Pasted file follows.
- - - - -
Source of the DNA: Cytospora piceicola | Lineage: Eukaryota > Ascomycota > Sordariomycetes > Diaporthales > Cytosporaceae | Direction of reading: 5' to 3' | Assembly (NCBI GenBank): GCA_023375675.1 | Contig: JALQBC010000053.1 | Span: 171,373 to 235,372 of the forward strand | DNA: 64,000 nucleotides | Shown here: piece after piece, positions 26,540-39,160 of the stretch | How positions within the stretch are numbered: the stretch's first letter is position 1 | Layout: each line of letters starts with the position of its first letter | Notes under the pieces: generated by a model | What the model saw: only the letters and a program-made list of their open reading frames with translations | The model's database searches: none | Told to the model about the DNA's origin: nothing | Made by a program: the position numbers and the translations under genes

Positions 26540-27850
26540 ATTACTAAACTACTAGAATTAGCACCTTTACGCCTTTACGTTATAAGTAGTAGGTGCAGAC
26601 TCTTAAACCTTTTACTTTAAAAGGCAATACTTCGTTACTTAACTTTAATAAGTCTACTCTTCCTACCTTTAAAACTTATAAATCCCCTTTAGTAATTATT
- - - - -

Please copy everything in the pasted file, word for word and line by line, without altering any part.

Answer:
Source of the DNA: Cytospora piceicola | Lineage: Eukaryota > Ascomycota > Sordariomycetes > Diaporthales > Cytosporaceae | Direction of reading: 5' to 3' | Assembly (NCBI GenBank): GCA_023375675.1 | Contig: JALQBC010000053.1 | Span: 171,373 to 235,372 of the forward strand | DNA: 64,000 nucleotides | Shown here: piece after piece, positions 26,540-39,160 of the stretch | How positions within the stretch are numbered: the stretch's first letter is position 1 | Layout: each line of letters starts with the position of its first letter | Notes under the pieces: generated by a model | What the model saw: only the letters and a program-made list of their open reading frames with translations | The model's database searches: none | Told to the model about the DNA's origin: nothing | Made by a program: the position numbers and the translations under genes

Positions 26540-27850
26540 ATTACTAAACTACTAGAATTAGCACCTTTACGCCTTTACGTTATAAGTAGTAGGTGCAGAC
26601 TCTTAAACCTTTTACTTTAAAAGGCAATACTTCGTTACTTAACTTTAATAAGTCTACTCTTCCTACCTTTAAAACTTATAAATCCCCTTTAGTAATTATT